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7 Critical Orthopedic and Spine Device Industry Trends

Written by  Laura Miller| February 10, 2011

The orthopedic and spine device market is a constantly changing dynamic field and companies at need to stay at the cutting-edge of surgical technique and development to market the most successful products. Expert analysts from Millennium Research Group discuss the current trends in total joint replacement and spine surgery devices.

1. Minimally invasive procedures. Even though there can be a steep learning curve for training in minimally invasive orthopedic and spine procedures, more and more surgeons are becoming proficient in those types of techniques. “Minimally invasive surgery is something that has been discussed and is growing due to its advantages, such as less blood loss, shorter hospital stays, and quicker recovery times,” says Deanna Vankessel, Senior Analyst with Millennium Research Group. Device companies are beginning to bring an increasing number of minimally invasive devices to the market, such as SI-BONE‘s iFuse minimally invasive surgical device to treat sacroiliac joint pain.

2. Shoulder implants.
Compared to hip and knee replacement surgery, shoulder arthroplasty has shown tremendous growth in the reconstructive joint implant market over the past several years, says Melissa Hussey, Senior Analyst with Millennium Research Group. Companies are focusing research and development resources into advancing shoulder surgery products. The increasing volume of shoulder arthroplasty procedures is driven by improved technology and a growing number of patients who need shoulder arthroplasty, she says. “For example, relatively new reverse shoulder implants allow patients with soft tissue damage to obtain reconstructive shoulder surgery. Shoulder resurfacing implants represent another innovation and are growing in popularity because only minimal bone stock is removed to implant the device.”

3. Hip implants and resurfacing products. Throughout 2010, there was ongoing attention in clinical studies and media reports questioning the performance of metal-on-metal primary total hip arthroplasty and hip resurfacing implants, says Ms. Hussey. The scrutiny into the safety and efficacy of the devices intensified after DePuy Orthopaedics recalled its ASR hip implant. Despite the controversy surrounding DePuy’s metal-on-metal hip replacement, companies like Smith & Nephew and Stryker quickly released clinical data showing their metal-on-metal hip replacements are effective. “Overall, there is still considerable surgeon interest in innovations for hip implants. This includes alternative bearing surface materials such as ceramic,” she says.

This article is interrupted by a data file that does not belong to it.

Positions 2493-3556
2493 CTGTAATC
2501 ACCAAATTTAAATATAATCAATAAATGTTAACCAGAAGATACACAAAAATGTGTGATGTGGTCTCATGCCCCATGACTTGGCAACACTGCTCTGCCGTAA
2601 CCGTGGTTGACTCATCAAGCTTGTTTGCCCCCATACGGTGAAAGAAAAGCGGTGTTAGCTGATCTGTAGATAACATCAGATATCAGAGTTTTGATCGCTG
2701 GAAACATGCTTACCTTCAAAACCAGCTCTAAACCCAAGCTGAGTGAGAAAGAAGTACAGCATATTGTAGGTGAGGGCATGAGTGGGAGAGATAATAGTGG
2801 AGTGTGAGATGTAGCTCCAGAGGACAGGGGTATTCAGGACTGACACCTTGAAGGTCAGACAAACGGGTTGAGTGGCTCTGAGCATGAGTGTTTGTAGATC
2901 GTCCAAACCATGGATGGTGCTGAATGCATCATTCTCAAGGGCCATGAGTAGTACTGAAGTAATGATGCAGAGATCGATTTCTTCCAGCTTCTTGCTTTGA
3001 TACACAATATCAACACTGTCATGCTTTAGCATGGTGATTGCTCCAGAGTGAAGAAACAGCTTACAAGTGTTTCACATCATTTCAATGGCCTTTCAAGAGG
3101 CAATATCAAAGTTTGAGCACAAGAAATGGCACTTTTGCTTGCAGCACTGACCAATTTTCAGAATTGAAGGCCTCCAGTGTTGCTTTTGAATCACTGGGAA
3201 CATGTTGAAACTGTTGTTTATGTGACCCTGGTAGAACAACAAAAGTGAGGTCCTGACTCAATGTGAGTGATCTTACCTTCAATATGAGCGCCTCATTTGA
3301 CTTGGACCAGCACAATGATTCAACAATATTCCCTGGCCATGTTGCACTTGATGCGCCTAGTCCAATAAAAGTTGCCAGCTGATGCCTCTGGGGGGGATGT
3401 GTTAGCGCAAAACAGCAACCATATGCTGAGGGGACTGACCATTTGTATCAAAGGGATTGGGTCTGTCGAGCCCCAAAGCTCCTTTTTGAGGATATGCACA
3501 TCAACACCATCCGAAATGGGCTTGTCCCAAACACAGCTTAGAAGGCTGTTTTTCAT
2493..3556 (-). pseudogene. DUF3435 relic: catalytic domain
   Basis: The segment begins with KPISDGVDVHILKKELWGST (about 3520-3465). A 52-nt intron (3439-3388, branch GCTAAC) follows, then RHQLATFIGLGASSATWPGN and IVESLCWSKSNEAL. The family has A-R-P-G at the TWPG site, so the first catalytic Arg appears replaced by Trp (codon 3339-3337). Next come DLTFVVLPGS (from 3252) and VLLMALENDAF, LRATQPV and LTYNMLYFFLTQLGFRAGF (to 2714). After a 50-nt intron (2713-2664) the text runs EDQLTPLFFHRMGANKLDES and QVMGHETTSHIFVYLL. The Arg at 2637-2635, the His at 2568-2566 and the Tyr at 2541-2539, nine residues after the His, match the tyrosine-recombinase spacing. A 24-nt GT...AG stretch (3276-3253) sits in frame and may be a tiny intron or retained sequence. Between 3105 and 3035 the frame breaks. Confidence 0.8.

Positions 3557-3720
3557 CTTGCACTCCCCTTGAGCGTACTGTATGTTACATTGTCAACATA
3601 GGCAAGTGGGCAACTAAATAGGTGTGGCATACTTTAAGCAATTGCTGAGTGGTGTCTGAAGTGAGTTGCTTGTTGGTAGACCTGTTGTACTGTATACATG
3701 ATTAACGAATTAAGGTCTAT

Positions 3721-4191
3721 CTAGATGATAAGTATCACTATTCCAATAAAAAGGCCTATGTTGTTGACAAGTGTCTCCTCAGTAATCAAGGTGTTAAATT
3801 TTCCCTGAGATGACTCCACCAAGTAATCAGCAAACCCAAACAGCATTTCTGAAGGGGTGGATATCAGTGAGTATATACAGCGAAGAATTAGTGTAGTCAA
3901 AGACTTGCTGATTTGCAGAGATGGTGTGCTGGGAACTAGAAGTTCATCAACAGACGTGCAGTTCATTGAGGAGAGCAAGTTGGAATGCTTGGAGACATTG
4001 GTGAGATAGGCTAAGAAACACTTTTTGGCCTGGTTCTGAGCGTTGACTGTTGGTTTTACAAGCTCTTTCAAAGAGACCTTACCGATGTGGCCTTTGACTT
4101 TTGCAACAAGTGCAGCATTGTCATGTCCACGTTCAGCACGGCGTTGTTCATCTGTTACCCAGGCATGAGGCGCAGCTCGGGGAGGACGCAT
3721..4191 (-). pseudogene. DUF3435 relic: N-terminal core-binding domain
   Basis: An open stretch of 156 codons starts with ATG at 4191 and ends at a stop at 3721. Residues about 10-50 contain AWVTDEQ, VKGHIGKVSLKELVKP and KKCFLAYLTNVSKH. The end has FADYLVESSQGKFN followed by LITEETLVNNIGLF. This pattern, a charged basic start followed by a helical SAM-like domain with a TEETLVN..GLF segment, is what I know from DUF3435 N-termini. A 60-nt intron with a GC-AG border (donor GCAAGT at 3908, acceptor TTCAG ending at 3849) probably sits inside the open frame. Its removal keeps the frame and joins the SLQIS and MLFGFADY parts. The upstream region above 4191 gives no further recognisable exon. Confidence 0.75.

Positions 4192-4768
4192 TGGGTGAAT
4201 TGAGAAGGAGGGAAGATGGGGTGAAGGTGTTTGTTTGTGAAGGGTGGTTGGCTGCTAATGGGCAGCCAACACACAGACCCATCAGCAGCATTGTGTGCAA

4. Smaller implants for knee surgery.
Both physicians and patients are increasingly focusing on early intervention for knee conditions. “This trend is supported by advancements made to reconstructive knee implant technologies that preserve patients’ natural bone and offer a better range of motion compared to previous-generation devices,” says Ms. Hussey. By using smaller implants that allow surgeons to remove a smaller portion of the patient’s bone during joint replacement surgery, patients are able to obtain surgery sooner rather than waiting for osteoarthritis to deteriorate before undergoing joint replacement.

5. Lateral interbody fusion devices. After NuVasive experienced success with their flagship product, XLIF (eXtreme Lateral Interbody Fusion) for spinal fusion surgery, other major spine device companies began to develop and release their own lateral interbody fusion systems, says Ms. Vankessel. K2M and DePuy Spine are among the more recent competitors that have entered this fast growing market with the recently launched RAVINE and COUGAR LS, respectively. XLIF allows a reproducible direct lateral retroperitoneal approach to the intervertebral disc space. A probe is used to guide the surgical instruments and detect nerves along to spine to avoid unnecessary damage during the procedure. Large insurance companies, including most recently CIGNA and Humana, cover the device and procedure.

6. Bone morphogenic proteins.
Spine device companies are increasingly focused on developing and testing bone morphogenic proteins for use during spine surgery. Surgeons have used BMPs during spinal fusions for several years, but there are still some patient safety concerns related to the procedure. BMPs are also expensive compared with other treatment options. Medtronic’s INFUSE is the industry standard against which other companies measure the effectiveness of their BMP product, says Ms. Vankessel. “A lot of the biologics are very similar,” she says, such as Medtronic’s AMPLIFY. Stryker recently sold its BMP products, OP-1, to Olympus Corp. for $60 million. The companies need to show that their product works just as well as INFUSE and are on the market for a decreased cost.

7. Non-fusion spine procedures.
“There are several companies working on non-fusion technologies, most significantly artificial disc solutions for spine surgery,” says Ms. Vankessel. “There is still a strong need for clinical data, however, and outcomes data comparing multiple artificial discs and artificial discs compared to spinal fusion is becoming increasingly necessary for adoption and reimbursement,” she said. An artificial disc, such as Medtronic’s PRESTIGE cervical disc, allows surgeons to treat back pain while maintaining motion in the spine as opposed to fusing the levels causing pain.

Learn more about Millennium Research Group.

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